by William Crane
In most healthcare organizations, technology infrastructure responsibilities span several departments. Robust technology infrastructure is imperative with the rise in healthcare mergers and acquisitions and more available technologies, from telemedicine and digital health to future patient rooms and digitized operations. In an industry where reactive timing wins, proactively managing the technology infrastructure has many short and long-term gains.
The following are four areas healthcare facility leaders can address that will exponentially impact the organization by providing secure services with speed, scale, and resiliency.
Infrastructure Modernization to Support Changes due to Increased Application Use
The deployment of new and upgraded EHR systems is still active, and their use has expanded driving requirements for maximum security and redundancy, improved latency, increased storage, and more. The throughput of network connections to edge devices is critical in ensuring physicians and clinical teams can access information quickly and make split-second decisions. In addition, almost all clinical and support systems within a healthcare facility are now digitized. Every person within the walls of the facility must be connected.
Resize Space to Support Power and Cooling Upgrades
The technology profile of data center computing, storage, and networking devices has changed dramatically over the past 10 years. This technology change creates challenges for the power and cooling infrastructure for many data centers. The good news for facility leaders is there are several ways to modernize an existing data center with incremental investments instead of building a new facility. An industry advisor is often best to determine what spaces provide the best location for growth, energy efficiency, latency, and storage requirements.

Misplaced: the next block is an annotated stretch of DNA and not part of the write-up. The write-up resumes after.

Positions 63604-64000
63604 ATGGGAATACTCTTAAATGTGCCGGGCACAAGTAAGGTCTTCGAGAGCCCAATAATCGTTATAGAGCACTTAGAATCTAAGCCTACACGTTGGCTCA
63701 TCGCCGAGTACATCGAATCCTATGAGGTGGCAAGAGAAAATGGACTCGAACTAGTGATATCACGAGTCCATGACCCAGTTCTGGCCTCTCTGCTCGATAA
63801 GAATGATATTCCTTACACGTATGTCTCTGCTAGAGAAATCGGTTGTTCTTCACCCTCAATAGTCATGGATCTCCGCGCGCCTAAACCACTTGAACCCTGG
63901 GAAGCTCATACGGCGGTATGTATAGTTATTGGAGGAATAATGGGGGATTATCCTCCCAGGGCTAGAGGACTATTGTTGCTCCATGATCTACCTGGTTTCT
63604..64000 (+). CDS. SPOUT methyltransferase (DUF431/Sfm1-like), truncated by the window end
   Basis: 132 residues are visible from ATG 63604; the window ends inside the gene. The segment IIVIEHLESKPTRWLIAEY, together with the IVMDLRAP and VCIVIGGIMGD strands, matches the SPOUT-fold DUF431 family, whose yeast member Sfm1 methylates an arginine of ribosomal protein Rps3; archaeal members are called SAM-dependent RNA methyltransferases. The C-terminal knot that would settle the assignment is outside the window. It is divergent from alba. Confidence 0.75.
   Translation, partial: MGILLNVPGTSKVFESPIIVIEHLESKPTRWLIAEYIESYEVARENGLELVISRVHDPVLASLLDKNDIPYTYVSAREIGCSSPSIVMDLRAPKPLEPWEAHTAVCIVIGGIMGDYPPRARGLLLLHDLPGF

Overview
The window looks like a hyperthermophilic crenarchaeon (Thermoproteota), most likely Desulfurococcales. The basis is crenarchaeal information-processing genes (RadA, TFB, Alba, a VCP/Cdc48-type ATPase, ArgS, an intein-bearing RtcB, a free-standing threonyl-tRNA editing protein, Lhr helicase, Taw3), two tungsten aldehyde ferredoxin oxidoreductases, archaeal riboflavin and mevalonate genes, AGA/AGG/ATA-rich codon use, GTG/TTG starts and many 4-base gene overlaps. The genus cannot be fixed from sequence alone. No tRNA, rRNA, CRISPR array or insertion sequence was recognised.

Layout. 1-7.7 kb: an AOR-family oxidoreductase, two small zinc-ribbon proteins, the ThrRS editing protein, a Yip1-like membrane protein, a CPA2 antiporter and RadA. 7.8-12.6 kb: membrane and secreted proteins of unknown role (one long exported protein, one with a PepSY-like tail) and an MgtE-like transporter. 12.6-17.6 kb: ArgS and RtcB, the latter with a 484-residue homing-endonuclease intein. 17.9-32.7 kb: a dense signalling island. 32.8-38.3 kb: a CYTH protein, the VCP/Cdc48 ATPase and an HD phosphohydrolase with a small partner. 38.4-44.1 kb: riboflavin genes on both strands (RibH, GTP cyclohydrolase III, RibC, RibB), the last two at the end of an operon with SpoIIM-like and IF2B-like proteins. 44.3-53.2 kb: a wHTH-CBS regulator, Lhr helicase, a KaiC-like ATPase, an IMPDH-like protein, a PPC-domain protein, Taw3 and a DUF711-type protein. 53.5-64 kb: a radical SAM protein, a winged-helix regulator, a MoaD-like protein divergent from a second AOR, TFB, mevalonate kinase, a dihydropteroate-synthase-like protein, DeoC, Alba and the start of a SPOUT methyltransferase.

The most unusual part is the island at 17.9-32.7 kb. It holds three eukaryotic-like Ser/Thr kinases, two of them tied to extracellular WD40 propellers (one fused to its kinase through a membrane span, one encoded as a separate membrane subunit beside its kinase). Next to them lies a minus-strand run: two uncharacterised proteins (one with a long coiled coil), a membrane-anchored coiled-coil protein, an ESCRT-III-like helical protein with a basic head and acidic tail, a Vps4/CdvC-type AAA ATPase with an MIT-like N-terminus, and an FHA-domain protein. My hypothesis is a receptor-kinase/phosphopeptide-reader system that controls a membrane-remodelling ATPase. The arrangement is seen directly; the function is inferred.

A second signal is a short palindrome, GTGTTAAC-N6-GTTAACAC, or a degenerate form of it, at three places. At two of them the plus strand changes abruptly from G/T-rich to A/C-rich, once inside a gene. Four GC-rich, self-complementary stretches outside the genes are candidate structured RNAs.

Modernizing Power and Cooling for Efficiency and Cost Savings
Today, per-rack power requirements exceed 20 kilowatts (kW), and many are looking at 50 kW or more to increase processing power. Air cooling solutions are evolving to address higher densities with greater efficiency. As higher densities increase, there can be diminishing efficiency returns and less sufficient cooling. More organizations are exploring liquid cooling to increase the capacity and efficiency of data center cooling by using higher thermal transfer of water and other fluids for more efficient and cost-effective cooling of high-density racks.
Upgrade Telecommunications Rooms and Edge Monitoring
The processing that happens in healthcare telecommunications rooms is vital to day-to-day operations. Often these telecommunications are in dense and somewhat at-risk locations across a healthcare campus. These rooms, often referred to as edge computing, are a perfect candidate for monitoring software that enables facility leaders to receive notifications of equipment failures, emergencies, or room breaches. An enterprise-wide monitoring solution enables leaders across many facilities to prepare for equipment upgrades and improve the overall security of the infrastructure beyond the data center.
The 2023 budget cycle is fast approaching. If your infrastructure needs attention, evaluate these key areas to see if proactive action can improve the services you deliver to the organization, better support your staff, and prepare for the next wave of technology demands.
William Crane, LEED AP is manager, Design/Build Services at Leading Edge Design Group.